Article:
Latin America

Brazil to ‘monitor’ US pledges to halt spying

3ed445c0eafacf6dc050241b74e1a23c_LBrazil says it will closely “monitor” pledges by the United States to halt its spying activities on the leaders of Washington’s closest allies.

This comes after US President Barack Obama ordered some changes to US spying practices during a major policy speech on Friday. The changes, however, fall short of the drastic cutbacks demanded by privacy groups and average Americans.
“It is a first step. The Brazilian government will monitor with extreme attention the practical ramifications of the (Obama’s) speech,” said presidential spokesman Thomas Traumann on Sunday.
Brazil has been the target of the US National Security Agency (NSA)’s espionage activities. On September 1 last year, Brazil’s Globo television network said that the NSA had spied on emails, phone calls and text messages of Brazilian President Dilma Rousseff.
The US spying revelations on Brazil came after American intelligence whistleblower Edward Snowden leaked two top secret US government spying programs under which the NSA and the Federal Bureau of Investigation (FBI) are eavesdropping on millions of American and European phone records and the Internet data from major Internet companies such as Facebook, Yahoo, Google, Apple, and Microsoft.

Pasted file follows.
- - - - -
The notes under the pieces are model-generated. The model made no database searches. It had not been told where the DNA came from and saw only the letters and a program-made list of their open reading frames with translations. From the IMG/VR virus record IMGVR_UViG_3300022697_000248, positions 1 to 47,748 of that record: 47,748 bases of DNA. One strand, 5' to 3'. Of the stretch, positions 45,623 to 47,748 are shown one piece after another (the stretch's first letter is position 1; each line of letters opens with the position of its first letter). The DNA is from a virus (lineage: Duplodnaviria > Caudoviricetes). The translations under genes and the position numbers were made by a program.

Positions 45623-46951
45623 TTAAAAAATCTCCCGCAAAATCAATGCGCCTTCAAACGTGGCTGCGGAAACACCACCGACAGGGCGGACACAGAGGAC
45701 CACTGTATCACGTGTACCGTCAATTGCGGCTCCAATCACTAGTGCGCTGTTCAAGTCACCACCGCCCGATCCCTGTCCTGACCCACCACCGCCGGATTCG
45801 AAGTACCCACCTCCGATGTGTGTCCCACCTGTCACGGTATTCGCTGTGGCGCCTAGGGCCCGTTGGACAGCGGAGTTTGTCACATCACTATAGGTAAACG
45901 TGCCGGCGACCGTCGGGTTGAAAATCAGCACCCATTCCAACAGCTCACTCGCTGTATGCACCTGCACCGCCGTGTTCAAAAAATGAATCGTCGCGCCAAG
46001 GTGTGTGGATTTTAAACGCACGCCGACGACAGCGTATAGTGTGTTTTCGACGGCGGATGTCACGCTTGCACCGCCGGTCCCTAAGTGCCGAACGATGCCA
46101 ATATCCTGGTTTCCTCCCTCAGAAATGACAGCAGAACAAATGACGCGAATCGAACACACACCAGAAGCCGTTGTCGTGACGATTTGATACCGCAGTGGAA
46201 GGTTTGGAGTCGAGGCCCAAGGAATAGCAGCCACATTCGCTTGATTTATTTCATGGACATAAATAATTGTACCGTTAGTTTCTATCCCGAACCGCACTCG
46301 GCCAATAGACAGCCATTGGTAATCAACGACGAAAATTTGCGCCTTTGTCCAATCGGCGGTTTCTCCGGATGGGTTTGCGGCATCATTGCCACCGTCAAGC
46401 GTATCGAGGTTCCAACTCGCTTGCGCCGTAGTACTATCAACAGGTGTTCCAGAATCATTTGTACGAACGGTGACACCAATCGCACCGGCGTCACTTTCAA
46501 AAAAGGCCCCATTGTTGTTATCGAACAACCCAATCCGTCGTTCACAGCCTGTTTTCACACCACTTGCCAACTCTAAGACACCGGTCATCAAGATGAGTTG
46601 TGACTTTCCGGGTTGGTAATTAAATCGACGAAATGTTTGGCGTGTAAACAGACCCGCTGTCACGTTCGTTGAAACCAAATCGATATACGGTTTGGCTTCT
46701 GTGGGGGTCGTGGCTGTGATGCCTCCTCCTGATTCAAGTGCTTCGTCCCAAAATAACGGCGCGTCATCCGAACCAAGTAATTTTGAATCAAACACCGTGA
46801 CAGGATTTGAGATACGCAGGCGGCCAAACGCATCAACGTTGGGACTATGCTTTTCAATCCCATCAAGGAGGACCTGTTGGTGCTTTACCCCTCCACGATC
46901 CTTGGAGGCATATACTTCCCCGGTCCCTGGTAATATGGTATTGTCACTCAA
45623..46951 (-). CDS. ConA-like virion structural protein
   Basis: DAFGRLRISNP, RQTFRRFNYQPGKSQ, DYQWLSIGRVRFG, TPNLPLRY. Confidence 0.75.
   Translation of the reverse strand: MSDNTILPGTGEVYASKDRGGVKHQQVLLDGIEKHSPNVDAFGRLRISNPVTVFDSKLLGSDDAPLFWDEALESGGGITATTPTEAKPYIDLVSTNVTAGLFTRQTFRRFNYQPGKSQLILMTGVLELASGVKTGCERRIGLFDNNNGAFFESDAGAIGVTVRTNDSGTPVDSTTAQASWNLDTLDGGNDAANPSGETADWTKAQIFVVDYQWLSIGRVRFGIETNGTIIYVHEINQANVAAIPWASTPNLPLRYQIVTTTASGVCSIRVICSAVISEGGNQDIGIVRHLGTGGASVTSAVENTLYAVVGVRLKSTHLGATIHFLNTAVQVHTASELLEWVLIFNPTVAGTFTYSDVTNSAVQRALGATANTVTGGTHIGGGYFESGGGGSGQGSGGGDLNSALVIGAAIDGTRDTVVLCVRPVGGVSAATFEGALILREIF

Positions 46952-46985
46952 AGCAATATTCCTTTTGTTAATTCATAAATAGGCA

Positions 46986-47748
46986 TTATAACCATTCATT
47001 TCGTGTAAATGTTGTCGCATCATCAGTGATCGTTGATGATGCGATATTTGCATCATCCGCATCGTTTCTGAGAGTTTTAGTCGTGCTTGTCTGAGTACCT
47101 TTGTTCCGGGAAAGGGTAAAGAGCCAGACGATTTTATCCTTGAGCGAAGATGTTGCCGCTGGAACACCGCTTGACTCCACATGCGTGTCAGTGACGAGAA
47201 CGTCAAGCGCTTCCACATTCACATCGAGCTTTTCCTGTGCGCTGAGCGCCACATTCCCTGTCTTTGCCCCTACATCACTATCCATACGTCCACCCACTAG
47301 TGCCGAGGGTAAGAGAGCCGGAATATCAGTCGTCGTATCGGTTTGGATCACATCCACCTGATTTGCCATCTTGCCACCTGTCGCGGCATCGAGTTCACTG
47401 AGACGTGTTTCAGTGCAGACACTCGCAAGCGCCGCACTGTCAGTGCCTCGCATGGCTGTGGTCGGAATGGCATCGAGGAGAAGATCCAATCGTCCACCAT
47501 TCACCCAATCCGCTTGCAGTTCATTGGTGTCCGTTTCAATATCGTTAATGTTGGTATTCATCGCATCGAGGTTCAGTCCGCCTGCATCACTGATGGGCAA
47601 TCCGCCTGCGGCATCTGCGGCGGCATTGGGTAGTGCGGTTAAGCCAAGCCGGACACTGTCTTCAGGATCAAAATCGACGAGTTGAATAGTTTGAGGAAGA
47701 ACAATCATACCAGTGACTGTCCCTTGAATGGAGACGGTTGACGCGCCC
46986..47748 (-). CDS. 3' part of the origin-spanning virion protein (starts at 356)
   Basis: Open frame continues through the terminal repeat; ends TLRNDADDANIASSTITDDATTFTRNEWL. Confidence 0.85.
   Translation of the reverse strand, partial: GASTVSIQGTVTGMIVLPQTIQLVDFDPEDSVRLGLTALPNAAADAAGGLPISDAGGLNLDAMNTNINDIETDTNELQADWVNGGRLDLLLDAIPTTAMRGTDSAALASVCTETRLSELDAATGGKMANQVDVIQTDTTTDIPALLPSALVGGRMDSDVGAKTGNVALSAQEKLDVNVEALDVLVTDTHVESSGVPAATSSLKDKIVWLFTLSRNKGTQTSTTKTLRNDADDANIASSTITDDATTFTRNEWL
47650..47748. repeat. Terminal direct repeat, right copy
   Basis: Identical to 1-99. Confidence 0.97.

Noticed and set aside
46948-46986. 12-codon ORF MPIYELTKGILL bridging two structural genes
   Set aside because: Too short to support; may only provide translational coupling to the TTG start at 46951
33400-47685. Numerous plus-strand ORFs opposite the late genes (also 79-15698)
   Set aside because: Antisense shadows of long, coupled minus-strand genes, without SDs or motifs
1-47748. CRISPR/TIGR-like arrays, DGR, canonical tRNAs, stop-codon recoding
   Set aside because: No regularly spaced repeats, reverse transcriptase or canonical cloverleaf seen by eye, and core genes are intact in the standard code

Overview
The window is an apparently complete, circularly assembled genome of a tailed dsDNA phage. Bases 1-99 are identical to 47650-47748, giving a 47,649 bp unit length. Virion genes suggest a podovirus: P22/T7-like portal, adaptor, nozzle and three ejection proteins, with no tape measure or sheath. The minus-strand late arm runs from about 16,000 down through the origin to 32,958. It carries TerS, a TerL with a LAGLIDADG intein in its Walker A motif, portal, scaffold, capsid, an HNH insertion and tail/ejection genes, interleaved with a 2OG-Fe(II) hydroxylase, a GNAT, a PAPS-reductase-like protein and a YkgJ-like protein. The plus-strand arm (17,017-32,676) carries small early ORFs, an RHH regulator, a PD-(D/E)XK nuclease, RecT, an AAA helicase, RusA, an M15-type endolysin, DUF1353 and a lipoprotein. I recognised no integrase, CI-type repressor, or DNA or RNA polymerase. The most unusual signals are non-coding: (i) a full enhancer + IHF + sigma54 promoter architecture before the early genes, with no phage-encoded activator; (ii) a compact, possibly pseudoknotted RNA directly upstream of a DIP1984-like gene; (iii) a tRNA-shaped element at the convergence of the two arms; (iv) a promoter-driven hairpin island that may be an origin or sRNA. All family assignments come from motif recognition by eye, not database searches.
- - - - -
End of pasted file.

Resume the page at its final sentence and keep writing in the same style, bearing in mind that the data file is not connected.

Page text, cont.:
The NSA scandal took even broader dimensions when Snowden revealed information about its espionage activities targeting friendly countries.
President Rousseff canceled a visit to Washington in October, 2013, after it was revealed that her cell phone was monitored by the US surveillance program, as were the state oil company Petrobras and everyday Brazilian citizens.
In October last year, Rousseff spoke at the United Nations General Assembly, calling for international regulations on data privacy and limiting espionage programs targeting the Internet.
In November 2013, Brazil and Germany formally presented an anti-spying draft resolution to the UN General Assembly’s human rights committee.
On October 26 last year, a report published by German weekly Der Spiegel revealed that German Chancellor Angela Merkel’s cell phone had been listed by the NSA Special Collection Service (SCS) since 2002, and that her cell phone number was still listed in June 2013.

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